One Of Iconic Food Critic Mimi Sheraton's Favorite Meals Was A Simple Fig

A pioneer for women and foodies alike, the late Mimi Sheraton was the first woman food critic for The New York Times. Along with thousands of restaurant reviews, she also wrote an astounding 16 books about food informed by decades of dining experiences both in New York and abroad.

Among the panoply of noteworthy publications featuring Sheraton's work was a 2013 article in the Smithsonian entitled: "Mimi Sheraton's 10 Most Memorable Meals." While half the list describes the opulent meals and exclusive dishes you'd expect from a world-class food critic, the other half consists of ordinary, everyday foods that had revelatory effects. Among the latter included Sheraton's first bite of fresh fig.

Sheraton describes the experience in colorful detail, starting with a stunning visual of plump figs growing from a tree in an Italian garden. The depiction of the fruit, its taste, and texture assumed a "sheer ecstasy," as fleeting and exciting as a shooting star. This simple fig represents the irreplicable novelty of life's firsts. To that point, Sheraton said that no subsequent fresh figs ever came close to matching the magnificence of the first one.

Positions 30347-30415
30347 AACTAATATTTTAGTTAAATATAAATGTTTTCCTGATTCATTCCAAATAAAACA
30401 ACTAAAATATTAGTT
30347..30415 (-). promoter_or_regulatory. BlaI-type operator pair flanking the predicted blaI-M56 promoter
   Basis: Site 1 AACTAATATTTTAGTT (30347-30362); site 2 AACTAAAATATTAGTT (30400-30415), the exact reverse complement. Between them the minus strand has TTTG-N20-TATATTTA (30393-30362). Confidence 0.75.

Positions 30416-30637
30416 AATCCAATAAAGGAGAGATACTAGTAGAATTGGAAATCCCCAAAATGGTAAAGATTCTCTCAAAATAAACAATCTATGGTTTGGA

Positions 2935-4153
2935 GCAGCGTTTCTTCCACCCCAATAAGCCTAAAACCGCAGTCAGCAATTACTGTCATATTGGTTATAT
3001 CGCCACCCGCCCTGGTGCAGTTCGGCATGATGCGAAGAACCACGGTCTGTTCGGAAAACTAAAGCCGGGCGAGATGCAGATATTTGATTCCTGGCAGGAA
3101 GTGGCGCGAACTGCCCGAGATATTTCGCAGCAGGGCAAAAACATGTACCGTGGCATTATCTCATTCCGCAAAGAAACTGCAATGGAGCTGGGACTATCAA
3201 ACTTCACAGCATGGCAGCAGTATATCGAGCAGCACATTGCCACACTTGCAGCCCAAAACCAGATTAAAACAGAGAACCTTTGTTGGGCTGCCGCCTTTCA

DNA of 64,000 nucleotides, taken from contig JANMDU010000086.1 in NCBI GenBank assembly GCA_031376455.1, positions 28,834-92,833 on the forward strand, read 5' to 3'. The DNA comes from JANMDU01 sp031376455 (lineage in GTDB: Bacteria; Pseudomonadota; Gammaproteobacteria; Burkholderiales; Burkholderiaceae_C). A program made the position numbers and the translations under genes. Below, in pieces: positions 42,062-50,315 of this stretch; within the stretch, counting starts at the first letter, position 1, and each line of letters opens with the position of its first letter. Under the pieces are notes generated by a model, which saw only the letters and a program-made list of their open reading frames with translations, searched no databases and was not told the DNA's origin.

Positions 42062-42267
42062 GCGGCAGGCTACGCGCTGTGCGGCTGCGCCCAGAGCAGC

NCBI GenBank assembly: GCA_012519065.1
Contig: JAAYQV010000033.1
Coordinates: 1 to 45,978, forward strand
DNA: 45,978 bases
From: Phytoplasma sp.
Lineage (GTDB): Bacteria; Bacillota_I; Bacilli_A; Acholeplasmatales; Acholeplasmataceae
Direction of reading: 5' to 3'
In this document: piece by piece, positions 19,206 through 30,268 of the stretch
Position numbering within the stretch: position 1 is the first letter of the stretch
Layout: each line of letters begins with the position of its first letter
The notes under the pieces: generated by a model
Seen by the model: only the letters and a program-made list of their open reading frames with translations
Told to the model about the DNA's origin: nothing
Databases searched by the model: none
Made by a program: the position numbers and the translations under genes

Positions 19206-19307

Figs: fresh vs. dried

Part of Sheraton's culinary epiphany was the contrast between fresh and dried figs. Both have their merits, and both taste delicious on their own or in more elaborate fig-focused dishes. Sheraton explained that she had never tried a fresh fig, which speaks to their elusiveness.

Figs are summer harvests, with the largest fig-producing countries concentrated in Southeastern Europe and North Africa. In the U.S., practically all fresh fig varieties come from California. However, due to their short shelf life, 90% of local and global fig crops are converted into dried figs. So, unless you frequent summer farmers markets in California or Mediterranean countries, you're probably more accustomed to eating dried figs like Sheraton.

While the nutritional difference is minimal, the taste and texture difference between fresh and dried figs is especially striking. Dried figs have chewy, thick skin with an ultra-sweet, gummy, and crunchy interior, while fresh figs are subtly sweet with floral notes, velvety skin, and a dense, grainy pulp.

One of the biggest differences between fresh and dried figs is the way they look. Dried figs are shriveled and monochrome, with varying tones of brown. Fresh figs run the color spectrum from deep purples and pinks to bright greens and yellows, making them a far more impressive ingredient for presentation. If you've never tried a fresh fig, you might just encounter as radical a sensory experience as Sheraton so artfully expressed.